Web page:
What happens to a wooden pencil after you wear it down to a stub? It gets thrown into the trash.
15 billion pencils are made annually, and three million of those are just in the United States. There are many pencil stubs thrown away – said Michael Stausholm, CEO of Sprout World.
Denmark-based Sprout World wants to shrink this waste. The startup makes plantable pencils that can grow into vegetables, flowering plants or herbs once you’re done using them.
Stausholm said that the pencils are made from cedar in Pine City, Minnesota, and they are also the perfect sustainable product. This is because one “dying product is literally giving life to a new product.”
Moreover where a typical eraser stands, these wooden pencils will have a capsule made from biodegradable material that contains a small mixture of peat and seeds.
You will plant the capsule in a pot of soil and use the stub end of the pencil as a marker. The capsule dissolves and the seeds grow into a plant.
The pencils come in 14 varieties ($19.95 for a pack of eight), including tomato, basil, lavender, green pepper and sunflower.
Sprout World CEO Michael Stausholm.
The pencils were developed by three MIT students in 2012.
“At the time, I was living in Denmark and working a lot with sustainable companies,” he said. “But sustainability is hard to illustrate to consumers. I was searching for a product that could easily do that.”
A year later, he came across Sprout Pencils when it was a Kickstarter campaign.
“I loved the idea. It was a perfect way to explain what sustainability is all about,” said Stausholm.
Stausholm made a partnership with the students and convinced them to let him sell the pencils in Denmark. “We sold 70,000 pencils in the spring of 2013. We realized there was definitely demand for them,” he said.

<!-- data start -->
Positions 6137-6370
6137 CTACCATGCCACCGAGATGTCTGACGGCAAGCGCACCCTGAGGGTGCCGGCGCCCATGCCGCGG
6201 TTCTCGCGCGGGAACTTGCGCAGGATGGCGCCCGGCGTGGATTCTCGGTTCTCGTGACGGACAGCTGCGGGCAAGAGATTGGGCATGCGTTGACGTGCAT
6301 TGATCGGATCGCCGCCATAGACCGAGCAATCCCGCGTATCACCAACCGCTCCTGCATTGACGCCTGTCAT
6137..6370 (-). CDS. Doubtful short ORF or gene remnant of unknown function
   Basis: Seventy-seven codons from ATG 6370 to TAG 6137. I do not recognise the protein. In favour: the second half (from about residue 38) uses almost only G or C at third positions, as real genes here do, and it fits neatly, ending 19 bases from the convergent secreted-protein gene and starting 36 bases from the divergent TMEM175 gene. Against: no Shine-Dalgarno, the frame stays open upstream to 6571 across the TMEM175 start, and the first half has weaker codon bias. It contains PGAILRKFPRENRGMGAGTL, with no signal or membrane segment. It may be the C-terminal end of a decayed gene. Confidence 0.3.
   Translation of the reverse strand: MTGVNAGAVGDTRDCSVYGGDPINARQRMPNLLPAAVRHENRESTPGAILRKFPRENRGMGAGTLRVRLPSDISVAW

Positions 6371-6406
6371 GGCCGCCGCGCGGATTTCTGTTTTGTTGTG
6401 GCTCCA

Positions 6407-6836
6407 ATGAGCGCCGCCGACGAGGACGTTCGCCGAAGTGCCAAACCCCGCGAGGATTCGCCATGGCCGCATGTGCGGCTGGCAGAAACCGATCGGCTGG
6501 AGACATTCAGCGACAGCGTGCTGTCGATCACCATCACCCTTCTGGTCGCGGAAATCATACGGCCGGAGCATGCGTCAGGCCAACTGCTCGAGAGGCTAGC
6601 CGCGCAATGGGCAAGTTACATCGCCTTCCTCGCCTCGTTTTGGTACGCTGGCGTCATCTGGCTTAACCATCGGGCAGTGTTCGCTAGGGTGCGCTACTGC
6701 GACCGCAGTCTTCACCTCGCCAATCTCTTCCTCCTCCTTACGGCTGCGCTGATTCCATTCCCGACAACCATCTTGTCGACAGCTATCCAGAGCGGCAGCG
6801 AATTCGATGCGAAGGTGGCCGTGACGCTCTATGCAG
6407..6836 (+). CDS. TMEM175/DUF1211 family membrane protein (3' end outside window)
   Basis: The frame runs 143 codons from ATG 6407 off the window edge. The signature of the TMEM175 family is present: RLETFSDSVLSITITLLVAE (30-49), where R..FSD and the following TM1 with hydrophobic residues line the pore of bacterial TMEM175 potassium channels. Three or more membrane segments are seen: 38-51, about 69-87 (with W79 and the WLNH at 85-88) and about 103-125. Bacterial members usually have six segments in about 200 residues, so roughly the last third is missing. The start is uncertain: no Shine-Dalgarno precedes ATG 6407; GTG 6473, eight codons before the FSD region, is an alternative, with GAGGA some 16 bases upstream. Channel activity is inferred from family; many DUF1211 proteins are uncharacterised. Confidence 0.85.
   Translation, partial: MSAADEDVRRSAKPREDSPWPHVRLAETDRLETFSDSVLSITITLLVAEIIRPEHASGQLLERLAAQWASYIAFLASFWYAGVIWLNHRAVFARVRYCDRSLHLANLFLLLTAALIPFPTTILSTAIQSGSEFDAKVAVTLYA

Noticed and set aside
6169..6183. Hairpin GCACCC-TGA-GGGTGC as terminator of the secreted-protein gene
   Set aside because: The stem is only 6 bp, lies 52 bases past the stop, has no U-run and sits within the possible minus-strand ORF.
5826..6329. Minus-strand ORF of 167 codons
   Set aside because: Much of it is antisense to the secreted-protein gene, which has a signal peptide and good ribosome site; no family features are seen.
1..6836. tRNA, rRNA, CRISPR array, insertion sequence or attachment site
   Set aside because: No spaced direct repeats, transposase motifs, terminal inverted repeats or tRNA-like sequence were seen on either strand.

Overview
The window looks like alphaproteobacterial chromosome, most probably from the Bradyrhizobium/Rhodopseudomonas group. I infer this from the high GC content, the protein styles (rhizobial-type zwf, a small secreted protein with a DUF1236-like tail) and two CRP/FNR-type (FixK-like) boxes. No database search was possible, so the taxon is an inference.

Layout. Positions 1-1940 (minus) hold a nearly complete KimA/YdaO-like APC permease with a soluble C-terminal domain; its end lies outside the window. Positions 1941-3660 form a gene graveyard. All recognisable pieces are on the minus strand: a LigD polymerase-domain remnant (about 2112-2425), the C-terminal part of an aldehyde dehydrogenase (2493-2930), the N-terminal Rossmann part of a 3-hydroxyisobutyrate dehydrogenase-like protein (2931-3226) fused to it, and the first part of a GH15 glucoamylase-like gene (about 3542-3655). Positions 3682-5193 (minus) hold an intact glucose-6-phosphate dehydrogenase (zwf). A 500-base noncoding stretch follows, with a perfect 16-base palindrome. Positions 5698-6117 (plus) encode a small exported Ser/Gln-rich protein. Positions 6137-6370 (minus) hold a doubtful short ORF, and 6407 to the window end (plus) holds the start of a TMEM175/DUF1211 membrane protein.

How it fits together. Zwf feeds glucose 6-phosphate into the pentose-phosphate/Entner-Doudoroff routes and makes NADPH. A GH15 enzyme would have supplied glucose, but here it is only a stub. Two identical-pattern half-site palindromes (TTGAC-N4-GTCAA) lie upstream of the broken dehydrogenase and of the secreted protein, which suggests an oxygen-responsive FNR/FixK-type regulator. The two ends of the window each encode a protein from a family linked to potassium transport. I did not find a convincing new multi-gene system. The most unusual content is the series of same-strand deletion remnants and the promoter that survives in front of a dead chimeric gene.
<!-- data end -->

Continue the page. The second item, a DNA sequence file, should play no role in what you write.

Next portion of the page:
By 2014, they sold a million pencils across Europe. Furthermore later that year, Stausholm acquired the patents and rights to the brand and became Sprout World’s CEO.
He said Sprout World now sells an average of 450,000 pencils a month and has logged more than $3 million in revenue.
Stausholm’s next step is to conquer the U.S. market. He also opened a small office in Boston in September to get drive going. There are two employees there and 15 in Europe.
“America is a couple of years behind Europe in terms of embracing eco-friendliness,” he said. But he thinks it’s a perfect market for Sprout World pencils because its creators and manufacturers are U.S. – based.
The pencils are sold on Amazon and in Whole Foods (WFM) stores in the U.S.
Stausholm is also intensive on bringing down the price. Ultimately, he wants every student around the world to use Sprout World pencils.
In January, the startup plans to roll out new products, including plantable greeting cards and colored pencils.
“We know we can’t save the planet just with our products,” said Stausholm. “Our mission is to at least educate people on how to be more conscious in what they buy and look for products that are reusable.”